2.) Union of Concerned Scientists Membership: Support the work of one of the leading environmental and  advocacy groups that works on issues like climate change, clean energy, food safety, and nuclear safety. And by giving a membership now, your donation will be matched by an anonymous donor, helping UCS do even more great work!

3.) Make something- Sometimes a scary thought, but great for a snowy day. Of course cookies and candy are an obvious choice, but there are plenty of other creative ideas like herbal teas from Food and Wine and soup in a jar from Food Network.

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Eco-Naughty or Nice? ForestEthics ranks companies on their paper choices

Posted on December 18, 2009. Filed under: Recommendations | Tags: , |

Treehugger reports on the release of ForestEthics 4th annual Naughty or Nice list companies based on their paper usage for direct mail catalogs.

Who’s Nice? Timberland (no more paper catalogs); REI (Forest Stewardship Council Certified Paper Only); Patagonia (High recycled content).
Who’s Naughty? Citi and Chase are the naughtiest of all for using paper sourced from endangered forests in Canada and the Southern United States. Thats definitely coal worthy!

The motivation for the ForestEthics Ranking?

100 million trees are fodder for the paper that creates the mostly junk mail that floods your mailbox everyday. Thats 100 million trees that could be storing carbon and reducing the effect of climate change. And, 44% of that mail goes directly into the trashcan.

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Pictures from GreenFest!

Posted on October 12, 2009. Filed under: Events | Tags: , , , , , , |

Lots of cool stuff this weekend at this year’s GreenFest! We were pretty busy at the Clean Currents booth so only got to wander around briefly and snap a few pictures so here they are:

Do you have your own Greenfest pictures? What was the coolest thing you saw when you were there. Tell us about it in in the comments section of this post, or send us a note to

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Take a Ride in an Electric Car!

Posted on October 7, 2009. Filed under: Recommendations | Tags: , , |

Or just rock out to this catchy song by They Might be Giants:

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Electric Cars (and Ben Stiller) at the Clinton Global Initiative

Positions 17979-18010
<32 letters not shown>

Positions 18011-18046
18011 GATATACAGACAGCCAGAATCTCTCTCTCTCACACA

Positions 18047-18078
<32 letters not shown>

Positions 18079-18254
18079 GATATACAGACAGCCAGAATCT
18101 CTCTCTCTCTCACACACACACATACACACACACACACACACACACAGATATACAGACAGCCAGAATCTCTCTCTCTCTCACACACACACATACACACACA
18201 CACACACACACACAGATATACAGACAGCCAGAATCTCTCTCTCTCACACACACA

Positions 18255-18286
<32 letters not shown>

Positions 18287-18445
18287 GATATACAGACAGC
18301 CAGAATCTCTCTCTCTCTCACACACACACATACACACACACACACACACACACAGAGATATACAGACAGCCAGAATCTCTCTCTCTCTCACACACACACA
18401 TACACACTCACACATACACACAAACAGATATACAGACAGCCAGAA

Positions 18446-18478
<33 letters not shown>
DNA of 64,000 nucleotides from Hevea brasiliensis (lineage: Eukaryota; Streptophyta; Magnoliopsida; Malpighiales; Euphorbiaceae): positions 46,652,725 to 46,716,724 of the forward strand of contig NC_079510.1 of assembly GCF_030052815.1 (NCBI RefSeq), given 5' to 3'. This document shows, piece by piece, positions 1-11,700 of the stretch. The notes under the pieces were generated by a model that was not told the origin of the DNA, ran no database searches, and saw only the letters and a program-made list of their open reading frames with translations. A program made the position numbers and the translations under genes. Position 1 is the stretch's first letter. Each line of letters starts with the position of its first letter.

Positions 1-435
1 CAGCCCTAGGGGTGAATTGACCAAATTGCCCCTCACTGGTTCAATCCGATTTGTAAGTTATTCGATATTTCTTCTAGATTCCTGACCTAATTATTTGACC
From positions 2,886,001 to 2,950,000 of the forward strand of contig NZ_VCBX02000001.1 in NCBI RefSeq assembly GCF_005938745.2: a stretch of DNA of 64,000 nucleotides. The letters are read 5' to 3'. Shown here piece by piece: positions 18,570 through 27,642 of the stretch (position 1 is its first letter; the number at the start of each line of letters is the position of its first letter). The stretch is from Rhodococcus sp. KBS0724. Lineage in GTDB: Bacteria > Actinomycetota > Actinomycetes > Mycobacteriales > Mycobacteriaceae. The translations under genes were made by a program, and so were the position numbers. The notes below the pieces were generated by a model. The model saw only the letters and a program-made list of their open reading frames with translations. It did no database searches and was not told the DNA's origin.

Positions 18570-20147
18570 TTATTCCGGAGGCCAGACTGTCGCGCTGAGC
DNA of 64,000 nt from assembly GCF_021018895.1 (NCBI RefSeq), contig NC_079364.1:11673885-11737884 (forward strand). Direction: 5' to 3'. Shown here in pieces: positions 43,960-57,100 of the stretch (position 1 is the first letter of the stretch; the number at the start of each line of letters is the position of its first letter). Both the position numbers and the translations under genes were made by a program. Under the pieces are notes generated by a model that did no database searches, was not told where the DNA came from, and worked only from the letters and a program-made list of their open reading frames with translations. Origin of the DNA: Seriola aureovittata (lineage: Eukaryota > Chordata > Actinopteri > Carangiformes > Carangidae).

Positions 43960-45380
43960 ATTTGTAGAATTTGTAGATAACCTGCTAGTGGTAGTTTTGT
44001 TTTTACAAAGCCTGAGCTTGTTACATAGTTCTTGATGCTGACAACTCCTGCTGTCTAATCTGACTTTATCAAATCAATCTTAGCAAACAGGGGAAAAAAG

Posted on September 25, 2009. Filed under: News, Questions | Tags: , , , , , |

Tesla Roadster electric car by Renault-Nissan

Tesla Roadster electric car by Renault-Nissan

Green Inc reported on the “lively panel discussion on the future of clean energy infrastructure” at the Clinton Global Initiative Summit in New York yesterday. The panel featured the chairman and CEO of Renault-Nissan, Carlos Ghosn, the former UN Secretary General, Kofi Annan, the CEO of Cisco, John Chambers and the head of GE, Jeffrey Immelt. It also drew celebrities like the Crown Prince and Princess of Norway, and even recognizable ones like Ben Stiller.

A key number thrown around was 1.5 billion. This is the number of vehicles that are expected to be in use in the near future as developing countries catch up with their developed counterparts. The number today is 700 million, so the projected increase is significant. Ghosn, of Renault-Nissan, quoted these numbers and said that his company believes, “the time is now” for electric cars. According to the BBC, Renault-Nissan is investing 4 billion euros (~$5.9billion) into electric vehicles hoping to become the world leader.

However, industry experts say this is a less than certain bet which could make or break the company. The future of electric vehicles is by no means universally agreed upon. According to Takeshi Uchiyamada, head of R&D and environmental technologies, at Toyota:

“The electric vehicle has become a fever and everyone is talking about it…but in the 1990s, lots of vehicle manufacturers launched electric vehicles, and Toyota did too…and if the question is if there have been any major technological developments since then, the answer is no.”

To this point, Ghosn argues that there certainly have been advances in battery technology in the past 10 years- and that current models suit the needs of 95% of the world’s drivers who travel less than 100 miles per day.

Another crucial question for electric cars discussed at the Clinton Global Initiative Summit is the challenge of infrastructure development and the source of electricity. The goal of reducing vehicular carbon emissions is lost if the electricity that powers electric cars is generated by coal.